I’ve enjoyed getting to know (via my twitter PLN) and interact with a couple of individuals who are diligent curators of all information related to educational technology:

Most recently (pic above) I mentioned to Gust that I thought two important new skills were to “disregard and discard”.  He asked me to explain further…here goes.


The increase of social media, the explosion of Web2.0 technologies and their inclusion in search engine returns means you get more than “web sites” and tens of thousands of returns for any search.

A current Google search for “Mobile Learning” (in quotes) brings back 3,710,000 returns.

Even refining the search to “mobile learning instructional design” returns 548,000 returns.

NO way you’re going to ply through a half a million returns. Even the best searcher, using advanced will get thousands of returns. I’ve watched students spend much too much time “finding” resources. Learning how to “disregard and discard” is an important skill to deal with information overload.

Discard & Disregard the stuff you don’t need to get to the stuff you do need.


Internet marketers and niche businesses work hard and expend a lot of money and resources on search engine optimization (SEO) to improve their web sites page rank (PR) and get it higher on Google’s list of returns. The idea is that the higher they are to the top (the first page is the Holy Grail for any business, which includes the first 2 – 5 listed who pay for the top position), the more money they can make because most people won’t look beyond the first couple pages.

This means the first few pages in Google (or any search engine) might not be the best for what you want.

You got to dig deeper.

Discard & Disregard the stuff you don’t need to get to the stuff you do need.


I know that when I get up and go to the gym in the morning, I can NOT check my email. If I do, I’m sucked into a “time hole” that I never recover from and (in the past) never got in my work out.  For me, I must disregard my email in the morning, before working out.

Efficiency experts have many times for helping people best manage their time. If you’re interested in learning strategies/tips/tricks, I recommend following Marissa Brassfield (@efficient).

Facebook Google+, Blogs, videos, email, radio, news, twitter, instagram and more!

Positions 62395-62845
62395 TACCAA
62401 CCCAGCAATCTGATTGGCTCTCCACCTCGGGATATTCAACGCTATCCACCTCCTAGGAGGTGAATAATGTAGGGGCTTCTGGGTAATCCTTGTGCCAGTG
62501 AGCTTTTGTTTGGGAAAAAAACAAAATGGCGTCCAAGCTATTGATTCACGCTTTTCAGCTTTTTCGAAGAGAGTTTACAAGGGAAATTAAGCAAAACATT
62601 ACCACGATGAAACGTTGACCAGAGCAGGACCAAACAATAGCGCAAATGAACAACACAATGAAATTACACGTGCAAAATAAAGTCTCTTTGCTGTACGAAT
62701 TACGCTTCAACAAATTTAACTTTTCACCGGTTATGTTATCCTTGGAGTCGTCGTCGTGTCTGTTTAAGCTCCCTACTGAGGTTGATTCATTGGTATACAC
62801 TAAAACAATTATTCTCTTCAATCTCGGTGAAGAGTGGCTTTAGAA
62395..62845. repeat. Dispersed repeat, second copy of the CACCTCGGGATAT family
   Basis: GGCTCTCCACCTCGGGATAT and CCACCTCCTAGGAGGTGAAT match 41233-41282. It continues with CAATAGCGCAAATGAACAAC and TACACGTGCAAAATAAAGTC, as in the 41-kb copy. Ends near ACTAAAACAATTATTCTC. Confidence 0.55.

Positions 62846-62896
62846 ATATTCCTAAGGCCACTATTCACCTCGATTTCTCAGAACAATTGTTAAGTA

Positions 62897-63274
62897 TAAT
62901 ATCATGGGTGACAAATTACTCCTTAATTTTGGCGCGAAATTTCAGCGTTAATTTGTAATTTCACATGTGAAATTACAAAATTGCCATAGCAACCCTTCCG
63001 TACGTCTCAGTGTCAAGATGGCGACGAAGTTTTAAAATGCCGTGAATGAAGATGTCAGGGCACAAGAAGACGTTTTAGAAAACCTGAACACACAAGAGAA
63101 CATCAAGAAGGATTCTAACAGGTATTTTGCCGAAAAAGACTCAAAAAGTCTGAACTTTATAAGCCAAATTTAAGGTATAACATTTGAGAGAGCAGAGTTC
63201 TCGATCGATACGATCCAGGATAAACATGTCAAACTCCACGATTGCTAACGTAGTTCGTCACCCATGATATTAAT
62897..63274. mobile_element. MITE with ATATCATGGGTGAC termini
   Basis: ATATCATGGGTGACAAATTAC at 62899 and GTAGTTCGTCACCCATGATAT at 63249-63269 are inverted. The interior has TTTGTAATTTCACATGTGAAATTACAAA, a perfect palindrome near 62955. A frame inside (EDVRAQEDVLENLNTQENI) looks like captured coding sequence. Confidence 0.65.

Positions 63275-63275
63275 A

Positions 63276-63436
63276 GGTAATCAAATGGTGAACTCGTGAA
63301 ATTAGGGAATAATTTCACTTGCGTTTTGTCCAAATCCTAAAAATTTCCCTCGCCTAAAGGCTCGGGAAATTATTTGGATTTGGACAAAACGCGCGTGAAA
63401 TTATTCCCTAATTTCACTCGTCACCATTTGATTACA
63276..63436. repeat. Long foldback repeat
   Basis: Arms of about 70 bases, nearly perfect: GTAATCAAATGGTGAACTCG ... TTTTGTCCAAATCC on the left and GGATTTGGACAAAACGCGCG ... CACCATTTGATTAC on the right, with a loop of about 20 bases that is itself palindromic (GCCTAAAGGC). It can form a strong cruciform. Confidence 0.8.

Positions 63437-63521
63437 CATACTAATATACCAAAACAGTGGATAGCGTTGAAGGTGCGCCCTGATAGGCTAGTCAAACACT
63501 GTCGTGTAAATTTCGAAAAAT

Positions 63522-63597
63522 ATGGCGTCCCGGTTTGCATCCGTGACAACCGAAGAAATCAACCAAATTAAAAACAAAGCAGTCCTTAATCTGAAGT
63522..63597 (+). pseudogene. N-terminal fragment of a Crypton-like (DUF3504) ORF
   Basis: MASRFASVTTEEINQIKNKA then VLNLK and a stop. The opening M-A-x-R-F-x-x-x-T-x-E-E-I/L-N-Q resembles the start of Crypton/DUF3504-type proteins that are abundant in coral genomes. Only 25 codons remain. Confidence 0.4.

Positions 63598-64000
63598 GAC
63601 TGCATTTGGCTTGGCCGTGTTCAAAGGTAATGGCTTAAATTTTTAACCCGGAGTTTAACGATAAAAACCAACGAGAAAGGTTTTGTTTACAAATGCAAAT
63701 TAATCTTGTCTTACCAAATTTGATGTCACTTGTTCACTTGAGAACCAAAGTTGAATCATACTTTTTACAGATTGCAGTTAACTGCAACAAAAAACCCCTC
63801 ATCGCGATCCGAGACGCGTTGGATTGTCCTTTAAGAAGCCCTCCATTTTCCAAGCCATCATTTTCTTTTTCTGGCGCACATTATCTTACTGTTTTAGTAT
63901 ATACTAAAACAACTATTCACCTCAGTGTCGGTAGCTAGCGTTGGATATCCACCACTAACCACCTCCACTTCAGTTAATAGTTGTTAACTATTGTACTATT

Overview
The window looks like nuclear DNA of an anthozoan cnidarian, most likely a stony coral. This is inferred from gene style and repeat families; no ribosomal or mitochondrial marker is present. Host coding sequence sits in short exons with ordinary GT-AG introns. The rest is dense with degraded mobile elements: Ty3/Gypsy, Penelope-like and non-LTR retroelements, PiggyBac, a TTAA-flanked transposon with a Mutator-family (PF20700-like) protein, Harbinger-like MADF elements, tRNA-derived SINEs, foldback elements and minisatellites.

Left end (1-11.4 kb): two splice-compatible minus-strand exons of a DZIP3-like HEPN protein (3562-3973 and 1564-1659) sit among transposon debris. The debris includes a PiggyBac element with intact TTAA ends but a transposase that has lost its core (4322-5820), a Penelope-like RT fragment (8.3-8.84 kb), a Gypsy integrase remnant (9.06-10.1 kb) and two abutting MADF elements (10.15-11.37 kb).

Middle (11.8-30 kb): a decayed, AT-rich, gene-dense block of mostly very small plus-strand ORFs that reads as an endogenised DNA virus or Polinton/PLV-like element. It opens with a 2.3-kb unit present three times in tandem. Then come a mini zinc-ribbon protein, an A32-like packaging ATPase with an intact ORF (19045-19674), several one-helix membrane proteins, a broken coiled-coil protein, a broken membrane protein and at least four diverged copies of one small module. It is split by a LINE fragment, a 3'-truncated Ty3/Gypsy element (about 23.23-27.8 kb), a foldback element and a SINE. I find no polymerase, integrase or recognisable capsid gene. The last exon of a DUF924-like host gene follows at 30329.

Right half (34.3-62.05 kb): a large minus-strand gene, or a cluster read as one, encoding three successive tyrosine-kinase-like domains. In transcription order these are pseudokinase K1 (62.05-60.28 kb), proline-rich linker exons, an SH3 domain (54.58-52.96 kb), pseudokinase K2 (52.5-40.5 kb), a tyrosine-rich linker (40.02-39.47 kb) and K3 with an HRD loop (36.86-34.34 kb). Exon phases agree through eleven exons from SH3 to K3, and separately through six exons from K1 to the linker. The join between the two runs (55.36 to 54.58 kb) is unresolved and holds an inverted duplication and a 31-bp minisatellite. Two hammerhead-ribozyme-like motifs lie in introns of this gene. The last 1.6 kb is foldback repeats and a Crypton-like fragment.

Michael Fitzpatrick calculated in a blog post last year that “Facebook Costs US Employers $28,000,000,000 per year” in lost productivity.

My wife’s company monitors all employee internet usage. Everyone signs a form acknowledging the fact at hiring. Prior to any employee review a report is generated and included as part of the review. It has not been uncommon to find an employee spending three or more hours per DAY on non-productive sites (Facebook, Craig’s List, ESPN/NFL, Match.com, etc..) .

With the advances of MOBILE technology and devices that contain apps for most anything–anywhere, anytime connectivity can be “good” and “bad”…and certainly their ease of accessibility can make them distracting. I’ve seen cell phones be a powerful tool for instructors in classrooms. I’ve seen them be a wasteful distraction for students who couldn’t manage their *productive* use.

Ever see a group of people (kids AND adults) with nobody talking, because everyone is on their cell phone?

The proverbial “double edged sword” of powerful technology REQUIRES us to discard & disregard.


With so much information and connectivity the overload of information can be daunting.

I’ve worked with a number of businesses and executive recently that have been paralyzed by all of the information and “expert” advice they’re inundated with. When looking to initiate a strategy it’s critical to focus on the priorities that help make decisions easy. The ability to hold a priority and focus on a goal can help drive productivity.

Even in academic circles, talking with those who feel pressures to meet student needs, I find they’re entertaining so many theories, approaches and vendor sales pitches, they get nothing done.

  • When do you wait so long that a window of opportunity is lost?
  • How long can you weigh the pros and cons of an initiative?
  • How do you create inertia in the face of conflicting information?

What are your priorities & goals–stay focused.  Discard & disregard everything else.

Curation of information is critical to help you wade through the vast overload of information and many distractions. Consider using tools like Scoop.it and bookmarking sites like Diigo. Importantly, add YOUR notations and meaning to the information/content you’re curating. As a professional you want to build and maintain your professional library. The aforementioned tools can assist you with that endeavor, so you have your resources at your fingertips.

Take control of your life.

And feel good about discarding & disregarding things that are not congruent with your priorities and goals.

Good luck!

About kevin

A long-time technology enthusiast who, in the mid 80's, thought the internet might be something that would catch-on, so he taught himself programming. That started him on a very satisfying road as a course developer, trainer, online teacher and elearning evangelist. Thirty years later, he fancies himself to be a "futurist" and "thought leader".... those thoughts are more about learning that doesn't involve expensive technology and a vision of the future that makes education more critical than ever! More information at: http://kevincorbett.com/who-is-kevin-corbett/